Where have I been, under a rock perhaps, that I have never heard of “lingua franca?”
Do you ever notice a word or phrase for the first time and then, all of a sudden, you read it everywhere?
Recently, I was rushing to finish my June issue of Vanity Fair, as July had just arrived, and I ran across this phrase, lingua franca. Because I was on a plane, I was unable to look it up. My guess at a literal translation was “French tongue,” but that didn’t seem to make sense.
In an article called Playing for the World, preceding the start of the World Cup, A. A. Gill wrote, “It isn’t music or movies or pizza that is the lingua franca of the globe. It’s the Beautiful Game.” Then, I confess, I lingered unduly on the 12-page photo spread of the World Cup athletes. Annie Leibovitz, I want your job, if just for one day. But I digress.
I later noticed, in the same issue of the magazine, in different places and in different contexts, lingua franca appeared twice more.
Yesterday I remembered to look it up. An hour’s worth of cursory research confounded me further.
You may already know this, but lingua franca is the term for a hybrid language, like pidgin, that is spoken by persons not sharing a common native language, to communicate with one another. There seem to be dozens of different forms spoken in Europe, the Middle East and South America.
Okay, so I got that. But now all of a sudden it’s a simile. It’s a metaphor. And it’s everywhere.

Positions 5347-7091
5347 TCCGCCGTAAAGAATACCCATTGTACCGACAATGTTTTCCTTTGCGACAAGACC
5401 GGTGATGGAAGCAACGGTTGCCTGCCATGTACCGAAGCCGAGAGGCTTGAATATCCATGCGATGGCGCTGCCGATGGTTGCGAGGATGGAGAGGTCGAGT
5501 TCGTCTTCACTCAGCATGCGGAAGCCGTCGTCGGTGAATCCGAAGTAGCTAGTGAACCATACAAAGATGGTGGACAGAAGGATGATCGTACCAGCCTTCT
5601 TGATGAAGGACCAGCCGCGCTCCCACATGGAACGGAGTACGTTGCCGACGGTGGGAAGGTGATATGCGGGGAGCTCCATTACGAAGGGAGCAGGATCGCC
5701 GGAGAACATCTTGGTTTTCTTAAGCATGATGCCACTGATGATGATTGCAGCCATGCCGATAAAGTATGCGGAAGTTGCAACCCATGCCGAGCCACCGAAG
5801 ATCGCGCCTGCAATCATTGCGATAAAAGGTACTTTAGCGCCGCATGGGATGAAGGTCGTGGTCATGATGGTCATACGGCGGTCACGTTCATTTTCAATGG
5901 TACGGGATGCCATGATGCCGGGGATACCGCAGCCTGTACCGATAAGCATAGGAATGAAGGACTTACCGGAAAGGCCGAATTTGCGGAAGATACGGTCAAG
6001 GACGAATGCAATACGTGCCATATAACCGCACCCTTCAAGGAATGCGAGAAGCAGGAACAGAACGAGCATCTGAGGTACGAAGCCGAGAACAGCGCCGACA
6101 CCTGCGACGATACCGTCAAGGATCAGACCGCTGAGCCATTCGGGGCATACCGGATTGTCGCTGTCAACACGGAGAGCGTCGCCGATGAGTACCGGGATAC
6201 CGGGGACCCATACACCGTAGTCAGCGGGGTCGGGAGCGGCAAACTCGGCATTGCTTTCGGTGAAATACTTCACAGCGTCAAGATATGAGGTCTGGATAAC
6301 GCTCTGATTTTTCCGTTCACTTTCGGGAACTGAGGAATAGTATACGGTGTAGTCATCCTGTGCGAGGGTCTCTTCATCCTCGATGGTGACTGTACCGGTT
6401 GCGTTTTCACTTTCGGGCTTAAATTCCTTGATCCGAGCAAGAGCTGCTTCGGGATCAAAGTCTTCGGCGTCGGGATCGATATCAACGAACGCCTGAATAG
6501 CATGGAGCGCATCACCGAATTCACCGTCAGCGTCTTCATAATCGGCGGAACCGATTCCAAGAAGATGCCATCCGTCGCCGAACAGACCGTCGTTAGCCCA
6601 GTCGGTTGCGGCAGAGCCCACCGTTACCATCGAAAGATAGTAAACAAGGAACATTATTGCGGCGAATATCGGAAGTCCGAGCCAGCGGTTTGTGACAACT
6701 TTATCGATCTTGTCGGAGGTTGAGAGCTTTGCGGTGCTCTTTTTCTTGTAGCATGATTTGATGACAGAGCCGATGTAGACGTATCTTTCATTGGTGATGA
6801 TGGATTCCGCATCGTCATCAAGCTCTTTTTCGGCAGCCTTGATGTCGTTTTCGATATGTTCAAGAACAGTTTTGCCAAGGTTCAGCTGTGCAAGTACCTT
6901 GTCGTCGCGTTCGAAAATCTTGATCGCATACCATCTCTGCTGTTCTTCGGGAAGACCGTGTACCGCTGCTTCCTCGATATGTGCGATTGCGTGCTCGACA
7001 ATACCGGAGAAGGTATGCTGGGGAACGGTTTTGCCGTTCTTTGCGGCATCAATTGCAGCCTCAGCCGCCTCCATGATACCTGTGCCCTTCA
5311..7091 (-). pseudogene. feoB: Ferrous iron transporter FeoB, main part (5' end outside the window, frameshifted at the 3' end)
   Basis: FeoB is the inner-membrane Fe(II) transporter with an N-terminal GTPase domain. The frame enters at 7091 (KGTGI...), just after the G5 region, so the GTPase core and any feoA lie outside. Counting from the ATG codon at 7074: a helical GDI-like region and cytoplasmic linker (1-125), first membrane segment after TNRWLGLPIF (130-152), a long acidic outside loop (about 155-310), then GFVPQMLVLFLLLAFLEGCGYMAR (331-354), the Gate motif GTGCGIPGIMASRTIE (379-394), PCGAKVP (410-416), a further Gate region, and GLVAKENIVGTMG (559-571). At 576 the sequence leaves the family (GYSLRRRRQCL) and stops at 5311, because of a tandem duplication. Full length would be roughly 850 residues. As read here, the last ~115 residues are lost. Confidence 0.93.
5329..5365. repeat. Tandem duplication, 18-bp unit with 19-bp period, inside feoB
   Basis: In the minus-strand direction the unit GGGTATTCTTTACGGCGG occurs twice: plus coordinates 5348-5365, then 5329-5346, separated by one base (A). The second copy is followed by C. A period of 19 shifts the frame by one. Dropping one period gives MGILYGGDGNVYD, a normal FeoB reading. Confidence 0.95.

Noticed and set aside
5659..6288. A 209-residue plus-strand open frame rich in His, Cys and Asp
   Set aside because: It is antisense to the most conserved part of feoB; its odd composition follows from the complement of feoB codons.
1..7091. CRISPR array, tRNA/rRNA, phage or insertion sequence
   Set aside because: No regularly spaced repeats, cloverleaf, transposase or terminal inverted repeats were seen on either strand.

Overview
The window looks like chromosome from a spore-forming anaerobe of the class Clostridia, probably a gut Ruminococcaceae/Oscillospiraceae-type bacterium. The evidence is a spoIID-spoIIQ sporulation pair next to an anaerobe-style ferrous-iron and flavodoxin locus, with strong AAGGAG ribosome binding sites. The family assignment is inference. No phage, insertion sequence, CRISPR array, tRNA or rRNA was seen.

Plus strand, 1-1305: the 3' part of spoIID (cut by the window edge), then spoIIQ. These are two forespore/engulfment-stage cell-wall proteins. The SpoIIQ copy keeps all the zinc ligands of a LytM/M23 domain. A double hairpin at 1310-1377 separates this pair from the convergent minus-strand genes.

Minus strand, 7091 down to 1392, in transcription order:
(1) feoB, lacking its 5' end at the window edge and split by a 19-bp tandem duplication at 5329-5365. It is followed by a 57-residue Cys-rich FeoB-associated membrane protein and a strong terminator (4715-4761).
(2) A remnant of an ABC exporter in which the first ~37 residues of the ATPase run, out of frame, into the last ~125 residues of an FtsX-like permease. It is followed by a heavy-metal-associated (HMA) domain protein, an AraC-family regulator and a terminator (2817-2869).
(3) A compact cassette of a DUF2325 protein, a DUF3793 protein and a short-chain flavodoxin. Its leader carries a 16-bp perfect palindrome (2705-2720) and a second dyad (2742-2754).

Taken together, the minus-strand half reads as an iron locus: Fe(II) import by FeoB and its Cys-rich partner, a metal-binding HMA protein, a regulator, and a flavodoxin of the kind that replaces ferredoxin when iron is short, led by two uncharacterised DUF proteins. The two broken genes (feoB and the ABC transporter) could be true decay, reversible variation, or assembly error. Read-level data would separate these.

Again, my research was cursory, so my findings may not be exact, and the sources are obscure. Either way, here are some examples I dug up.
“The Dow is certainly Wall Street’s lingua franca.”
“T-shirts are the lingua franca of Silicon Valley.”
“Movies are the lingua franca of the twentieth century.”
“Sarcasm is the lingua franca of the Internets [sic].”
More literally, in some faiths, a language called Adamic “is the lingua franca of Heaven.”
I read further that Lingua Franca is the name of a literary magazine that closed down in 2001, one I think I would have liked. It’s also the name of a band out of Flint, Michigan; the name of a CD by an Australian group called The World According to James; and the names of lyrical movements in several countries.
I hate it when something is cliché before I ever become aware of it. Reminds me of the “What’s In and What’s Out” list that comes out every January 1st. Far too often, it’s already Out before I knew it was In.